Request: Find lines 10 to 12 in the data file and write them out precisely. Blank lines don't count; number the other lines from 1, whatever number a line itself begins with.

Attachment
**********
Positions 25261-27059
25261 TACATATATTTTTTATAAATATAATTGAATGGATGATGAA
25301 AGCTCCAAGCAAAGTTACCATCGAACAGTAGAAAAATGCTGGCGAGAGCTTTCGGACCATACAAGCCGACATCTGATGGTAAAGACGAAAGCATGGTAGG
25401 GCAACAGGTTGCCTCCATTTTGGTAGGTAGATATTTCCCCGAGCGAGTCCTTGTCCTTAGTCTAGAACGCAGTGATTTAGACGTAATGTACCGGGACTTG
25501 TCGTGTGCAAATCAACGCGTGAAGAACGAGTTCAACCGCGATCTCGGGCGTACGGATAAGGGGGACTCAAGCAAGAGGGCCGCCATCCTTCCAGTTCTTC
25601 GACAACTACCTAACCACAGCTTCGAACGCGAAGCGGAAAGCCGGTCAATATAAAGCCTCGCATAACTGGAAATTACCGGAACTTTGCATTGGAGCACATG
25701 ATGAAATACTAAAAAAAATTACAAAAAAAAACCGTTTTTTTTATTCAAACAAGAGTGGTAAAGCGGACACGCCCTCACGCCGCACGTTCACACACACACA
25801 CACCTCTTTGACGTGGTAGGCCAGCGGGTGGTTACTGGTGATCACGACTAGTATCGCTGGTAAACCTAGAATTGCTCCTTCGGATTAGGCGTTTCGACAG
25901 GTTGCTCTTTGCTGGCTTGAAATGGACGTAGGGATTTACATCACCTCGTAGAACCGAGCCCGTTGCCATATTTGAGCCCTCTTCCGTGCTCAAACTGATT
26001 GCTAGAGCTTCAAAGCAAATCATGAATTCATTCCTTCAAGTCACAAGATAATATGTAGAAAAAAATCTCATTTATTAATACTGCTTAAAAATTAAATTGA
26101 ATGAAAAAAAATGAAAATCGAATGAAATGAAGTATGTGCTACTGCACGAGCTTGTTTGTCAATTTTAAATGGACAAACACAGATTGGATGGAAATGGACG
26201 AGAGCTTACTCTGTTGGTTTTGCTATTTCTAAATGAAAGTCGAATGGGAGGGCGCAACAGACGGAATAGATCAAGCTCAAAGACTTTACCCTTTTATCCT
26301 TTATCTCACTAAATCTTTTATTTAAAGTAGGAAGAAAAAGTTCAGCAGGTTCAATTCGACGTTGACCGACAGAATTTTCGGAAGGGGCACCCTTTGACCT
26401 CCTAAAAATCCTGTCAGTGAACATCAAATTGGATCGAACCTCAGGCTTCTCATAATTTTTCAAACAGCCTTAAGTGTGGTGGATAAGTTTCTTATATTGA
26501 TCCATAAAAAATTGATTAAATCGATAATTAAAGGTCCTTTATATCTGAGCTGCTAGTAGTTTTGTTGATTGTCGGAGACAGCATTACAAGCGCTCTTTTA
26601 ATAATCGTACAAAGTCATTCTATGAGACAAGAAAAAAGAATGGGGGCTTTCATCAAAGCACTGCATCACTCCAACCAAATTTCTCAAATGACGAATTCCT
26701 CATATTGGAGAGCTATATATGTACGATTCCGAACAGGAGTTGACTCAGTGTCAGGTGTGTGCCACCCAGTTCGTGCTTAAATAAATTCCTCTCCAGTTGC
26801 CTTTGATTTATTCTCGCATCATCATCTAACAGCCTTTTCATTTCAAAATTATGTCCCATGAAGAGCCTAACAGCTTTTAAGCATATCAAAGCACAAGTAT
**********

26001 GCTAGAGCTTCAAAGCAAATCATGAATTCATTCCTTCAAGTCACAAGATAATATGTAGAAAAAAATCTCATTTATTAATACTGCTTAAAAATTAAATTGA
26101 ATGAAAAAAAATGAAAATCGAATGAAATGAAGTATGTGCTACTGCACGAGCTTGTTTGTCAATTTTAAATGGACAAACACAGATTGGATGGAAATGGACG
26201 AGAGCTTACTCTGTTGGTTTTGCTATTTCTAAATGAAAGTCGAATGGGAGGGCGCAACAGACGGAATAGATCAAGCTCAAAGACTTTACCCTTTTATCCT